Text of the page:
Journey into the World of Chinese Tea
China is synonymous with tea, and tea with China. In fact, the history of tea in China is almost as long as the history of China itself. Despite the recent rise of coffee, tea continues to enjoy great popularity. Read on to learn about the past, present and future of tea in China.
Table of Contents
The History of Tea in China
Shennong: The Mythical Father of Chinese Medicine
Legend has it that Shennong accidentally discovered tea as he was boiling water to drink while sitting under a Camellia sinensis tree. Some leaves from the tree fell into the water, infusing it with a refreshing aroma. Shennong took a sip, found it enjoyable, and thus, tea was born.
Early archeological and historical evidence
Legendary stories aside, archeological evidence has been found indicating that tea was used as a medicine by the elite as early as the Han dynasty (206 BCE–220 CE). It didn’t achieve widespread popularity as an everyday beverage until the Tang dynasty (618-907 CE), however. Chinese Buddhist monks were some of the first to develop the habit of drinking tea. Its caffeine content helped them concentrate during long hours of prayer and meditation.
Much of the information we have about early Chinese tea culture comes from The Classic of Tea (茶经 Chájīng), written around 760 CE by Lu Yu (陆羽 Lù Yǔ), an orphan who grew up cultivating and drinking tea in a Buddhist monastery. The Classic of Tea describes early Tang dynasty tea culture and explains how to grow and prepare tea.
In Lu Yu’s day, tea leaves were compressed into tea bricks, which were sometimes used as currency. When it was time to drink the tea, it was ground into a powder and mixed with water using a whisk to create a frothy beverage. Although this type of powdered tea is no longer common in China, it was brought from China to Japan during the Tang dynasty and lives on today in Japanese matcha.
Tea during the Ming and Qing Dynasties
During the Ming dynasty (1368–1644 CE), tea bricks were replaced with loose leaf tea by imperial decree. This change was meant to make life easier for farmers since the traditional method of creating tea bricks was quite labor intensive. Loose leaf tea is still the most common form of tea found in China today.
Tea was introduced in Britain in the mid-1600’s and British demand for tea soon created a trade imbalance with China. To correct it, Britain began exporting opium to China. After China tried to ban opium, Britain launched the mid-19th century Opium Wars to force the trade to continue.
Although the wars achieved their stated goal, British merchants began to worry about the viability of continuing to rely on tea from the Chinese market. Soon, the East India Company sent Robert Fortune, a Scottish botanist and adventurer, to steal the secrets of tea-making from China. Fortune’s stolen information, plants and seeds were then used to start large-scale tea production in India.
Indian tea production quickly outstripped that of China, and China lost its long-standing monopoly on the international tea trade. The Chinese tea industry went into decline, and China has only recently regained its status as the world’s leading tea exporter.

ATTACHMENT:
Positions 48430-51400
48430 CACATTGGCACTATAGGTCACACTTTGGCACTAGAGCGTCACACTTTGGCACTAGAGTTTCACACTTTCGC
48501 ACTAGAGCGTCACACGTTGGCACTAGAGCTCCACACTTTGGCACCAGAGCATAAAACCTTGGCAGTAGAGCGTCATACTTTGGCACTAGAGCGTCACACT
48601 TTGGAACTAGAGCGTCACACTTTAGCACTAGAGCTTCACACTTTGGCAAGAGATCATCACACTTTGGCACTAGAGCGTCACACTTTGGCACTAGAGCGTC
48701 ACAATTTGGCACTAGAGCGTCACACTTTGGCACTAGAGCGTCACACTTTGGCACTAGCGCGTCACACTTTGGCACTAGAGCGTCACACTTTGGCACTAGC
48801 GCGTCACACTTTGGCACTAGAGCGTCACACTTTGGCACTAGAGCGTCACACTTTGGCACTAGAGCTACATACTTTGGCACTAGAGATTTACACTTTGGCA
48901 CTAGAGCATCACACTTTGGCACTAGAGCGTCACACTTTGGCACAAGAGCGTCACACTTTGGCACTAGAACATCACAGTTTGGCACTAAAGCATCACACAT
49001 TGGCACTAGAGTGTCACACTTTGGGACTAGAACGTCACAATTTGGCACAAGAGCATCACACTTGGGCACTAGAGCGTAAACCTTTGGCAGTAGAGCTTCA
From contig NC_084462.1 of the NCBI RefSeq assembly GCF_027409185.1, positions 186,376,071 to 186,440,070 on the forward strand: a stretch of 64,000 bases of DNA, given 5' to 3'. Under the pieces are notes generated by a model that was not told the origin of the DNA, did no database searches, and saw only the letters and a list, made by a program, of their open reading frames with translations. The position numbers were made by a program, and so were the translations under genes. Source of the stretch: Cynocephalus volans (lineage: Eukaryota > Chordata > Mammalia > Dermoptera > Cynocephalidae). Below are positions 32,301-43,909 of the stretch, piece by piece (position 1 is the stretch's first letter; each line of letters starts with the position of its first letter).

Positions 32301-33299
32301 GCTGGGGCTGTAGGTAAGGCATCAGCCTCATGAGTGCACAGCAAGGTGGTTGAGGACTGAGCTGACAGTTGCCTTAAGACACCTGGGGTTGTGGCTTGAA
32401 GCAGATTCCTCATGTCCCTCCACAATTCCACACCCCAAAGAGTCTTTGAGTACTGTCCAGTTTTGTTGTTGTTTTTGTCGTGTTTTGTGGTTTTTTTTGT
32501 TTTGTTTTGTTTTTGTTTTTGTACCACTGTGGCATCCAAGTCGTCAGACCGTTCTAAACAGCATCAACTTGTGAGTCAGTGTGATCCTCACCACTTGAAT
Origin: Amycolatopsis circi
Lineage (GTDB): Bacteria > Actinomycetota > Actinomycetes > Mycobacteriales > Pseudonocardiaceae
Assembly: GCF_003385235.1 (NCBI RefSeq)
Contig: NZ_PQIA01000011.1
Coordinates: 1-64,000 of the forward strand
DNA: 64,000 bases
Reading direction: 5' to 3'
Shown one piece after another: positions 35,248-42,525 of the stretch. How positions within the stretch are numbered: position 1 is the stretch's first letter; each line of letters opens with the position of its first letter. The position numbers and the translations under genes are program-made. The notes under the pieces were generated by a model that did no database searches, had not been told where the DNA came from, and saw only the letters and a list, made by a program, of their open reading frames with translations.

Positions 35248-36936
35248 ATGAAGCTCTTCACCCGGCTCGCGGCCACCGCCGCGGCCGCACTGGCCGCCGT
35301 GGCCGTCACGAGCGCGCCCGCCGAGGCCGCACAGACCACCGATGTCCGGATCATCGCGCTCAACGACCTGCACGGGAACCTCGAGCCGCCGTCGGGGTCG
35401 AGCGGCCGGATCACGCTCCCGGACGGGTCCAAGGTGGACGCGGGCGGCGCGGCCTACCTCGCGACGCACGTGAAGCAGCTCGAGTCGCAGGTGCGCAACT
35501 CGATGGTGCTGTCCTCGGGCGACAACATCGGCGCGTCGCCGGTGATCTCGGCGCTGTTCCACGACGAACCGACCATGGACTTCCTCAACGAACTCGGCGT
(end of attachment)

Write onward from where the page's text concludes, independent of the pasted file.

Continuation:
Modern Tea Culture and Tea Ceremonies
Tea culture in China is most intact in the south, where the bulk of China’s tea is produced. Tea can be consumed at home or in tea houses (茶馆 cháguǎn), many of which offer private rooms for drinking tea with friends or business partners. Although tea is consumed by people from every sector of society, most tea connoisseurs tend to be middle-aged business people, intellectuals or artists.
Much of modern Chinese tea culture revolves around the gongfu tea ceremony (功夫茶 or gōngfūchá). Thought to have originated in Fujian or Guangdong Province, it usually features black, oolong or pu’er tea.
At its most basic, the ceremony makes use of tiny tea cups (茶杯 chábēi), a tea-brewing vessel such as a gaiwan (盖碗 gàiwǎn) or an Yixing purple clay teapot (紫砂壶 zǐshāhú), a tea strainer, a tea pitcher and a tea table or tray. Other utensils such as tea tongs are optional.
The more complicated the ceremony, the more utensils are likely to be involved. Tea tables are often quite large and can be decorated with whimsical tea pets (茶宠 cháchǒng).
Normally, tea ceremonies are run by a host who begins by steeping loose leaf tea in water in a gaiwan or teapot, and then pouring it through a tea strainer into a tea pitcher to filter out bits of tea leaf.
Next, the host pours tea from the pitcher onto teacups. Instead of serving this first batch of tea to guests, the host generally pours it out onto the tea table, allowing it to drain into a bucket underneath. This is done to wash the tea cups and also because tea from the first pour is thought to be too strong to drink. This process is then repeated, except that the tea is served to those present instead of being discarded.
After being served, guests should either thank the host verbally or express thanks by tapping their bent index and middle fingers on the tea table. This custom is most common in southern China and is said to have originated during the Qing dynasty (1636–1912 CE), when the Qianlong Emperor, who was traveling in disguise, poured tea for a servant. The servant wanted to show his gratitude by kneeling, but couldn’t do so for fear of revealing the emperor’s identity. Therefore, he tapped the table with two bent fingers instead.